Christianity in the Making, Volume 1: Jesus Remembered

By James D. G. Dunn
Grand Rapids : Eerdman's (2003). xvii + 1019 Pages.

Reviewed by Dr. Dennis Swanson
16.2 (Fall 2005) : 337-340

In what promises to be one of the most significant series of contemporary works on early Christianity and the early church, James D. G. Dunn has prepared a massive first installment of Christianity in the Making, ultimately planned as a three-volume work designed to chronicle, interpret, and evaluate the first 120 years of Christianity.

Dunn, the Lightfoot Professor of Divinity at the University of Durham in England, is the author of several significant works, including the commentary on Colossians and Philemon in the New International Greek Testament Commentary, the two-volume commentary on the Book of Romans in the Word Biblical Commentary, The Theology of the Apostle Paul and Christology in the Making: Jesus and the Spirit. In recent years Dunn along with E. P. Sanders and N. T. Wright has also become a leading advocate and apologist of the New Perspective on Paul position. Dunn is without question a leading biblical scholar, exercising great influence within both evangelicalism and the larger sphere of non-evangelical biblical studies.

In evaluating a work such as this, one must understand the foundational principles of the author. In addition to his New Perspective position (to be fully fleshed out in the next volume) particularly problematic for the evangelical is his view of Scripture. Through affirming a “high” position for Scripture, he is not an inerrantist. He stated his position clearly in another work in which, commenting on the historical reliability of the Synoptic Gospels, he stated,

We therefore can make the strong and confident affirmation that the Synoptic Gospels are a source of historical information about Jesus; the Evangelists were concerned with the historicity of what they remembered; in burden of proof terms we can start from the assumption that Synoptic tradition is a good witness to the historical Jesus unless proven otherwise (“The Historicity of the Synoptic Gospels,” in Crisis in Christology: Essays in Quest of Resolution, ed. William D. Farmer [Livonia, Mich.: Dove Booksellers, 1995], 216).

In the present work, Dunn, in discussing the “sources” for his studies, places high value on the Synoptics, but tends to follow a critical view that the Gospel of John was more “theological” in its construct at the expense of factual information. He states, “In what follows, therefore, we shall certainly want to call upon John’s Gospel as a source, but mostly as a secondary source to supplement or corroborate the testimony of the Synoptic tradition” (167). One wonders how the recent discovery of the Pool of Siloam (cf. John 9:7ff) and the affirmation of no less than James H. Charlesworth (whom Dunn cites frequently in this work) that, “Scholars have said that there wasn’t a Pool of Siloam and that John was using a religious conceit to illustrate a point. Now we have found the Pool of Siloam … exactly where John said it was. A gospel that was thought to be “pure theology” is now shown to be grounded in history” (,1,3097577. story?coll=la-news-science, accessed 8-9-2005). One of Dunn’s goals in this work is to make a more thorough examination into the “oral tradition” that underlay the Gospel accounts (the canonical Gospels, the non-canonical Gospels [e.g., The Gospel of Thomas], and the supposed Gospel accounts [e.g., The Q Document]). He states,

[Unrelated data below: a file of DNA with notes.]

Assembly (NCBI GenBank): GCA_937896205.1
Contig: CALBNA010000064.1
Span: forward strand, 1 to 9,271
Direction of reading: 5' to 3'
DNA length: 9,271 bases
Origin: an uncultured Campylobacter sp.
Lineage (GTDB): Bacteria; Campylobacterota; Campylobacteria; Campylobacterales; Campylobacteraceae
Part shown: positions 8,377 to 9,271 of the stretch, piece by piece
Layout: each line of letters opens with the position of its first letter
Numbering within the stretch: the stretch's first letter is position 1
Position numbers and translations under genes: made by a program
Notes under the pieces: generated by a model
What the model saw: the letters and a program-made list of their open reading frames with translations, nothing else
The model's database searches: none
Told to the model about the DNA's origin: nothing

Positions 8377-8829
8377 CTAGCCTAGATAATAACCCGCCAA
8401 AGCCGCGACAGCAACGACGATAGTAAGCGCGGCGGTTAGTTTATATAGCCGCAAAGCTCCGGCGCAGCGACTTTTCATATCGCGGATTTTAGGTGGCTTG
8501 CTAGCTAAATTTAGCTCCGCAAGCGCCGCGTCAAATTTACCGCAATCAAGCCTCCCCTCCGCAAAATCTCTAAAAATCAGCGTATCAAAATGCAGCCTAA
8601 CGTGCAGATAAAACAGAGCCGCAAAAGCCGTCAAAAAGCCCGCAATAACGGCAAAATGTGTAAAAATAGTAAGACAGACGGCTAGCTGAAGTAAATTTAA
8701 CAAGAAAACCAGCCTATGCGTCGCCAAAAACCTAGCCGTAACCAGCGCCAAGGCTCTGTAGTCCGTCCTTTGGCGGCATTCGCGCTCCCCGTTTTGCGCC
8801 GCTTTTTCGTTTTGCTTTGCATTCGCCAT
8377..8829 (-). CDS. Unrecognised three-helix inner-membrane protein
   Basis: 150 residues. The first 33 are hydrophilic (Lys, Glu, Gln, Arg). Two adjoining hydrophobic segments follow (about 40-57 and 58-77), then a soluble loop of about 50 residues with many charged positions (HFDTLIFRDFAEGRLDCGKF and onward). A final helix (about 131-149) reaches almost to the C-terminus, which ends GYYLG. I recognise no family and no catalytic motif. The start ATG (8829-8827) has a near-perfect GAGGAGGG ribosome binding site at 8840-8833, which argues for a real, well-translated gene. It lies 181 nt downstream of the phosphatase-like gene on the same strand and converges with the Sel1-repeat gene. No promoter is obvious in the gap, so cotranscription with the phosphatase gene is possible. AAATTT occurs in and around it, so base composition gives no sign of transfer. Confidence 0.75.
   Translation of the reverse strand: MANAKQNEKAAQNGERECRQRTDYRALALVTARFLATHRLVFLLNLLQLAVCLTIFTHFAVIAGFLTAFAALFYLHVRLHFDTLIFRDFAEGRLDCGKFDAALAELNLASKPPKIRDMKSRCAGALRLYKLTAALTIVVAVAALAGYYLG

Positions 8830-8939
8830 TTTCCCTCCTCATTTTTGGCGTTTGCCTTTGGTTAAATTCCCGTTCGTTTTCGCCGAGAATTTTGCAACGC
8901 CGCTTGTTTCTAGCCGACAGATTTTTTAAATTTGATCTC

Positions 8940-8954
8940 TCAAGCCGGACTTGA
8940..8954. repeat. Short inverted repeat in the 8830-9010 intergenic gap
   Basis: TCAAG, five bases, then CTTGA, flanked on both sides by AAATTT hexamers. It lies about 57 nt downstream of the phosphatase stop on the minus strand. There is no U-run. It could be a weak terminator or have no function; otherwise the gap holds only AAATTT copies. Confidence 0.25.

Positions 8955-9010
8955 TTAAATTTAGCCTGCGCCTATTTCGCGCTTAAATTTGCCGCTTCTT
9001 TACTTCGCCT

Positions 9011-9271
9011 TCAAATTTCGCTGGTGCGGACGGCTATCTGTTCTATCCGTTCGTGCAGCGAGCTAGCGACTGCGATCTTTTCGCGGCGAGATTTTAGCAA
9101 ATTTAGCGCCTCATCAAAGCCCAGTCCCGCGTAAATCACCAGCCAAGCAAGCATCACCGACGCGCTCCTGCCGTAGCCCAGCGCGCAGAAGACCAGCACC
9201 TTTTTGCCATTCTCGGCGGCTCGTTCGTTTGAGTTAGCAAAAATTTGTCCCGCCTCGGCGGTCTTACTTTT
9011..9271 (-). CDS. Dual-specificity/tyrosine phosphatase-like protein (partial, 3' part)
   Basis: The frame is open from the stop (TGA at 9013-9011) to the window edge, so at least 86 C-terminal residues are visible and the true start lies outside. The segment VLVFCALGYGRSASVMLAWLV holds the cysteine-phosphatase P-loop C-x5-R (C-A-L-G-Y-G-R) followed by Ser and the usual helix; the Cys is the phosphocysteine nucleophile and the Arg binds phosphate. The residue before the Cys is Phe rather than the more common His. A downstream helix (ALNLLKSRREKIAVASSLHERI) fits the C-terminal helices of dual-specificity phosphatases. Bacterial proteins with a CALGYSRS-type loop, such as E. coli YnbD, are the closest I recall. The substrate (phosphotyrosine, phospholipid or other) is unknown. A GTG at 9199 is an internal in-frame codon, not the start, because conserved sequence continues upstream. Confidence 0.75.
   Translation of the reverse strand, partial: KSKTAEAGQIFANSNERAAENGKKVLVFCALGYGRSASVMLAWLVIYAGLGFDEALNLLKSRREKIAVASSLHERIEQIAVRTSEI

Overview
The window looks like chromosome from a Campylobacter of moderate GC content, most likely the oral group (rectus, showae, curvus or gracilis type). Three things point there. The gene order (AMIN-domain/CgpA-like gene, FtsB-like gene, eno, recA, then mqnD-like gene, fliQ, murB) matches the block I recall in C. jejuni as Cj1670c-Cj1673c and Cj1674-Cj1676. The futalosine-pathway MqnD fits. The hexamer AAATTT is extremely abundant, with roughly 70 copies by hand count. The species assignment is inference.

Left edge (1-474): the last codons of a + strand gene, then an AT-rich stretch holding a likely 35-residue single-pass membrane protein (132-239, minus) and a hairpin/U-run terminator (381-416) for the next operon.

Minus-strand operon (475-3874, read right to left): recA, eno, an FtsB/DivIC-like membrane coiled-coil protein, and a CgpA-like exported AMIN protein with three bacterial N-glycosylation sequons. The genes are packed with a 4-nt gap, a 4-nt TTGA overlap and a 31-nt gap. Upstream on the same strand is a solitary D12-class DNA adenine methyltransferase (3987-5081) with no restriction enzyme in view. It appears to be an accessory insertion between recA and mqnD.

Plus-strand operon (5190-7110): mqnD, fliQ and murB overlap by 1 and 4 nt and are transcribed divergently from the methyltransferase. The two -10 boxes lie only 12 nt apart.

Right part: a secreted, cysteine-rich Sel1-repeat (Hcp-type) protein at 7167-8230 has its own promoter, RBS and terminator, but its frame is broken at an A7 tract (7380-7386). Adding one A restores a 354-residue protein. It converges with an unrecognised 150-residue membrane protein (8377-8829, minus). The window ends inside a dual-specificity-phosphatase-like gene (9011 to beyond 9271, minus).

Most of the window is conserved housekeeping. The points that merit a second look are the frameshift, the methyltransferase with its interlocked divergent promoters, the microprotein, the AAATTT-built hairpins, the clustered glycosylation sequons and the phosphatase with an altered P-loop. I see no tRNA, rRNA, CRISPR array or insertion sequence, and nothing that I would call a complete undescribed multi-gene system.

The most distinctive feature of the present study will be the attempt to freshly assess the importance of the oral tradition of Jesus; mission and the suggestion that the Synoptic Gospels bear testimony to a pattern and technique of oral transmission which has ensured a greater stability and continuity in the Jesus tradition that has thus far been generally appreciated (6).

In this regard, Dunn offers the thesis that the traditional “literary dependence” model of the Synoptics, “is far too limited to explain the complexities of the Jesus tradition” (336). He affirms that he cannot offer “proof positive” of his thesis that the Synoptics find their foundational source material, not in written texts, but in the oral transmission of the material. But he also insightfully asks, “in dealing with Synoptic traditions, who can realistically hope for proof positive of any thesis?” (336). He requests that “the same judgment of plausibility which convinces most scholars of the priority of Mark and the existence of Q be exercised in relation to Synoptic texts where literary dependence is less obvious and is at least arguably less plausible” (336).